Children's LiteratureAthens has often been called the birthplace of democracy, since rule by the people required adult male citizens of the 5th century to participate directly in government. The Greeks were fierce warriors and twice defeated the mighty Persian Empire. Many merchants and artisans set up stalls in a wide-open space in the middle of Athens. This agora was the heart of the city and became a gathering place for the men of Athens. Women remained at home, overseeing the training of daughters and slaves, and weaving fabric for clothing. Most people wore a loose cloth called a chiton, draped by a cloth called a himation. Athenians kept a wary eye on their clothing when they went to exercise or bathe, as these were hot items among thieves. Under the leadership of Pericles, Athenians made lasting contributions to architecture, art, literature, philosophy, government, math, and science. Later, Athens fell to the Macedonians under Alexander the Great's father, Philip. The Greeks did not restore democracy until 1974 and today it is a parliamentary republic. Present day Athens is a mix of the modern blended with the buildings and culture of the past. As part of the "Cities through Time" series, the book is filled with interesting facts, a timeline, maps, and an index, making it a valuable reference for a young historian. 2001, Runestone Press. Ages 8 to 12. Reviewer: Laura Hummel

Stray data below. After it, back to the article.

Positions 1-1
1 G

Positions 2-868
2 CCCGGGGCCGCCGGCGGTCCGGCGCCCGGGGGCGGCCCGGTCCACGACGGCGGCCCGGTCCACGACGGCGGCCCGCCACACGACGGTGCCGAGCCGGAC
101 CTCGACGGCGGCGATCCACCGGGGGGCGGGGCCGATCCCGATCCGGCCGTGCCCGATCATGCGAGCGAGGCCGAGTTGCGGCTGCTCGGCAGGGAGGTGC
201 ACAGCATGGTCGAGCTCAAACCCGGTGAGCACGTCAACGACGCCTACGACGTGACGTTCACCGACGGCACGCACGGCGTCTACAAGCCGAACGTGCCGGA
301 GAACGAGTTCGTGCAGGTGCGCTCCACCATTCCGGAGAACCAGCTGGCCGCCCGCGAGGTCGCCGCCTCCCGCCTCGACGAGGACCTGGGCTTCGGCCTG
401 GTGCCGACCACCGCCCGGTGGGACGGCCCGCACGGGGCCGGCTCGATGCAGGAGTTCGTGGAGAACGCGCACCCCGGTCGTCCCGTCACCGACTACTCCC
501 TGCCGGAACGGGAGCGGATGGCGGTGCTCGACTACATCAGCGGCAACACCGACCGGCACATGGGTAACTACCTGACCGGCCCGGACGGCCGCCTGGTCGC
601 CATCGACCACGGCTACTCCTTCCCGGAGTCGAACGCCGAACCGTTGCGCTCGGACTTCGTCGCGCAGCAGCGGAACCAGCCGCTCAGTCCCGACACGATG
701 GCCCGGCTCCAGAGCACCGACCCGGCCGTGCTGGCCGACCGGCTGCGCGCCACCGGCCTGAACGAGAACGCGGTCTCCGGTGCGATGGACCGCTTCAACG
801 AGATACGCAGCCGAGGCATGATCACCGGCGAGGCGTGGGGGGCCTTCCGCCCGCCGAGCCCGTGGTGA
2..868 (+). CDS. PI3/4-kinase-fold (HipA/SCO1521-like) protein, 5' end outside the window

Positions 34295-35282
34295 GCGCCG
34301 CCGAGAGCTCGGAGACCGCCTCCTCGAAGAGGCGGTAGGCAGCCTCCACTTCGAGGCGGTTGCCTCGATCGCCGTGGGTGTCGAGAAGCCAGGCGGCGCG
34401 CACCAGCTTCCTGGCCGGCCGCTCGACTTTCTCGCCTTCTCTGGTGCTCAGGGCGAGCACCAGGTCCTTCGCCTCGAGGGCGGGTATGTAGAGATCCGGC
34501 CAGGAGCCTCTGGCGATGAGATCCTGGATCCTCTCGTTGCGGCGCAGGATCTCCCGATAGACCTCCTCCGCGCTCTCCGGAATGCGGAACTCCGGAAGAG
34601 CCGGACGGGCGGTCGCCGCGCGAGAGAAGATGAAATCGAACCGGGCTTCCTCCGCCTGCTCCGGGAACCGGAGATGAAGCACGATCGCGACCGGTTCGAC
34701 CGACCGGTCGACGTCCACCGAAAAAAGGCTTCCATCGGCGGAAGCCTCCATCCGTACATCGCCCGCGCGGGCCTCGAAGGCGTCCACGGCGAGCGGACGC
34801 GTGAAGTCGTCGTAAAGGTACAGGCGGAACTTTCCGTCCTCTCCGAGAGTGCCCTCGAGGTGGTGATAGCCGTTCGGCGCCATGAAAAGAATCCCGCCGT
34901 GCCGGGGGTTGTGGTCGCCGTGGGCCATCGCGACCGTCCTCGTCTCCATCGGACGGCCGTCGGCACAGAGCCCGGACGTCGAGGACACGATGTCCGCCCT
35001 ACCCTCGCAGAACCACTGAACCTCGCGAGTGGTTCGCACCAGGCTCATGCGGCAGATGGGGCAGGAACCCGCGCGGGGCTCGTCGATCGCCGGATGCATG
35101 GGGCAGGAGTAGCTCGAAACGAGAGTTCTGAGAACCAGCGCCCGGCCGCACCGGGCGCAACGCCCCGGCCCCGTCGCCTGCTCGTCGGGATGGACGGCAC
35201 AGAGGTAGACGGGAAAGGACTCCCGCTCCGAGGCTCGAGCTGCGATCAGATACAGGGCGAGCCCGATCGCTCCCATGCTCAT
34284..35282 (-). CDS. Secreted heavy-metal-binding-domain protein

School Library JournalGr 5-8-Most of this book is devoted to ancient times with sections focusing on various aspects of life, social structure, government, education, the arts, and religion, but the influence of Alexander, Roman rule, Christianity, and Athens under the Ottoman Empire brings readers into the modern period. A useful overview, with colorful illustrations depicting scenes from daily life, and a well-written, lucid text make this a readable and useful source. Unfortunately, some text overlays illustrations, making the print difficult to read. Overall, though, this will be a useful source for reports. R. Conrad Stein's Athens (Children's, 1997) doesn't have as much information or the emphasis on history, but it makes a good complement because of its many photographs and descriptions of landmarks, street scenes, and contemporary Athenians at work and play.-Cynthia M. Sturgis, Ledding Library, Milwaukie, OR Copyright 2001 Cahners Business Information.
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